Certainly we should call Dispose() on IDisposable objects as soon as we don't need them (which is often merely the scope of a "using" statement). If we don't take that precaution then bad things, from subtle to show-stopping, might happen.
But what about "the last moment" before process termination? If your IDisposables have not been explicitly disposed by that point in time, isn't it true that it no longer matters? I ask because unmanaged resources, beneath the CLR, are represented by kernel objects - and the win32 process termination will free all unmanaged resources / kernel objects anyway. Said differently, no resources will remain "leaked" after the process terminates (regardless if Dispose() was called on lingering IDisposables).
Can anyone think of a case where process termination would still leave a leaked resource, simply because Dispose() was not explicitly called on one or more IDisposables?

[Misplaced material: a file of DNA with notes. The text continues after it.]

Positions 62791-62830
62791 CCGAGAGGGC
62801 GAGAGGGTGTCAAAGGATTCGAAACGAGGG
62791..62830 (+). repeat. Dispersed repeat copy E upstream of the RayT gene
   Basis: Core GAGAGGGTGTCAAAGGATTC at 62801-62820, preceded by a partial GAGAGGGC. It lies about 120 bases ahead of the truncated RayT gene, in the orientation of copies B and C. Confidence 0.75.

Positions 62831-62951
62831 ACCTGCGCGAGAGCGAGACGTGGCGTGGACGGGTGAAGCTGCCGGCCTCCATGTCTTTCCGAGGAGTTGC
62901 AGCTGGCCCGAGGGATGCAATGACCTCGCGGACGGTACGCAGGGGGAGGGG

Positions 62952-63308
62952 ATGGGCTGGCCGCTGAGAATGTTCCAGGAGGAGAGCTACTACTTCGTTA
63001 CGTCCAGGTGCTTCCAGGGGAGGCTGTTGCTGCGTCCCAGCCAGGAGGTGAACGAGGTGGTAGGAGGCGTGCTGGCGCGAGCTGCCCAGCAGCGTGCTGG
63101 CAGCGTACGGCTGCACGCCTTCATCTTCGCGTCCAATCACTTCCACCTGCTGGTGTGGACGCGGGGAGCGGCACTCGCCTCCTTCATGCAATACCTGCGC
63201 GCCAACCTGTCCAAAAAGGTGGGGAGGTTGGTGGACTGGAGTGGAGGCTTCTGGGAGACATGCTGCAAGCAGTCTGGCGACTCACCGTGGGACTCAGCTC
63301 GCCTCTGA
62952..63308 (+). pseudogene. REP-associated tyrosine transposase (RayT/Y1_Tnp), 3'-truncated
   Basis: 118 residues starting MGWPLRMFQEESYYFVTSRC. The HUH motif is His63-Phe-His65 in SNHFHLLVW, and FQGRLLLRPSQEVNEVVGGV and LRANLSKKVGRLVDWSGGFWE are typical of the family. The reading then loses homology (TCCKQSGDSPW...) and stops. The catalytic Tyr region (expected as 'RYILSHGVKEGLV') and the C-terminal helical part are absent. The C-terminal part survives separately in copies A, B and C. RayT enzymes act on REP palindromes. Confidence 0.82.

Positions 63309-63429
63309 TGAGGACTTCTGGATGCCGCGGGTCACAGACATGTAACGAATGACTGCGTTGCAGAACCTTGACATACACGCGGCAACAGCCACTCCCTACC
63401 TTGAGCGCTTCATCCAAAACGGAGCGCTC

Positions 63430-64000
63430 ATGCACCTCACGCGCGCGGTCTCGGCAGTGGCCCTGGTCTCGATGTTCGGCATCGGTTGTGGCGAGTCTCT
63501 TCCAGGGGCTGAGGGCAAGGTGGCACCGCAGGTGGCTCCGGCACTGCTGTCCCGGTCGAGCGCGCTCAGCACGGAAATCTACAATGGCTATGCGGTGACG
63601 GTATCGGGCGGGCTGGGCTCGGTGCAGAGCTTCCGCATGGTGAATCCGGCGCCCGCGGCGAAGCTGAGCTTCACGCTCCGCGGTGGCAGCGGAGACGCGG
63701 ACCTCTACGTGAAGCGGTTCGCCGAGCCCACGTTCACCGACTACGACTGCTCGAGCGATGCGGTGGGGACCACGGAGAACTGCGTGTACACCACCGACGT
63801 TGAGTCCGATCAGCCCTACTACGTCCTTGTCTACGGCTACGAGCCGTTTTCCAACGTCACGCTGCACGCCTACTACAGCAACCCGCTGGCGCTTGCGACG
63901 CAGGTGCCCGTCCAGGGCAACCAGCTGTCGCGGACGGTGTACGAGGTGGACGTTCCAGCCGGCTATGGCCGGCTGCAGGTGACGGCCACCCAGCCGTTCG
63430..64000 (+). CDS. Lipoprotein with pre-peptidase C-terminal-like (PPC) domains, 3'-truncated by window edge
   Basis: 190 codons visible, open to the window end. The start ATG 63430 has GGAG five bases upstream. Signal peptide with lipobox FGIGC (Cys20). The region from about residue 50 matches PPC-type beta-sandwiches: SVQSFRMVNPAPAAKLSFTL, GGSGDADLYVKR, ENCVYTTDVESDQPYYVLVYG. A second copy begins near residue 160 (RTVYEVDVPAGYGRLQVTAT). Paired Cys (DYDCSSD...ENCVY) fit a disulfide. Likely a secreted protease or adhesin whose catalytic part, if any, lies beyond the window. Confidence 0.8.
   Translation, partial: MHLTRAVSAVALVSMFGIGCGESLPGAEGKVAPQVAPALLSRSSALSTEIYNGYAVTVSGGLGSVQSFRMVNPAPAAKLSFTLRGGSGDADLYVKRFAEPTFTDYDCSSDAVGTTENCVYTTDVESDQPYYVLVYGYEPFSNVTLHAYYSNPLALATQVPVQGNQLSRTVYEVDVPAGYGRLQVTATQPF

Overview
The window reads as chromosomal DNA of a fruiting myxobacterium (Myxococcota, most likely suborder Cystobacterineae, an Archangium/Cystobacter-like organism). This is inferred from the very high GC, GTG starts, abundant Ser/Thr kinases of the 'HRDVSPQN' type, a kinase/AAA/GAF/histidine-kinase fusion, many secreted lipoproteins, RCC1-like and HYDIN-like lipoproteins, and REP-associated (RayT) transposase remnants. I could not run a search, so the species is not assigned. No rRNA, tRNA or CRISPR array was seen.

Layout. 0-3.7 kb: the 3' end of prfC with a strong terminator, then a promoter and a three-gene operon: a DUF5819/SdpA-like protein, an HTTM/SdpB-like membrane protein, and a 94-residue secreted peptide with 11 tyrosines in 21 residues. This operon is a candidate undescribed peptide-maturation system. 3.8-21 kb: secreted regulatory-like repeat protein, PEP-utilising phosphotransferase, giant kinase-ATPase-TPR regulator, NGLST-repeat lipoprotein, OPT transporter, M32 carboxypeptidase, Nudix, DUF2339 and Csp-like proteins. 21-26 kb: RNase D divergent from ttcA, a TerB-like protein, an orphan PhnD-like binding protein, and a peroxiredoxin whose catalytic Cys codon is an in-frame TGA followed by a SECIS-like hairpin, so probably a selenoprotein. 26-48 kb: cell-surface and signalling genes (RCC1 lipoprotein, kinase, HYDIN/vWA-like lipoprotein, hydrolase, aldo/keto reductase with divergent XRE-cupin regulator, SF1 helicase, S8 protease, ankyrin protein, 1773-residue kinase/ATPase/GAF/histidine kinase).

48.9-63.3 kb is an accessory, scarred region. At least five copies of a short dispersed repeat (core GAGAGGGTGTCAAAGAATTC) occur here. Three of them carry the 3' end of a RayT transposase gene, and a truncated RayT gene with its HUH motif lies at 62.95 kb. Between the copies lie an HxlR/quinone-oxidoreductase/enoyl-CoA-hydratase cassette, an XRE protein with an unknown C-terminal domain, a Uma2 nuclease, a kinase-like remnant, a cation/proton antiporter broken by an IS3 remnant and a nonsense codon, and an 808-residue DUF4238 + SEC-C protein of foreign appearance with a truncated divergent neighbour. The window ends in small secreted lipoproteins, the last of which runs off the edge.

Please do not misunderstand this question: I am not trying to justify ignoring IDisposables. The question is just technical-theoretical.
EDIT: And what about mono running on Linux? Is process termination there just as "reliable" at cleaning up unmanaged "leaks?"
LATE EDIT: Although "other uses" may exist for IDisposables, my focus is strictly on resource leaks. I've heard two answers: (1) if your process refuses to terminate, you will have a leak and (2) yes, resources can leak even if the process terminates. I certainly agree with item (1), though it is just outside the scope of what I'm after. Otherwise, item (2) is exactly what i'm looking for, but I can't shake the feeling it is just a guess. Jeffrey Richter ("Windows via C/C++") explains that a (gracefully) terminated Win32 process will not leave leaked or orphaned resources. Why would a process containing the CLR change that? Where is the documentation, specific example, or theoretical scenario that gives credance to the idea that the Win32 process cleanup capability is compromised when using the CLR?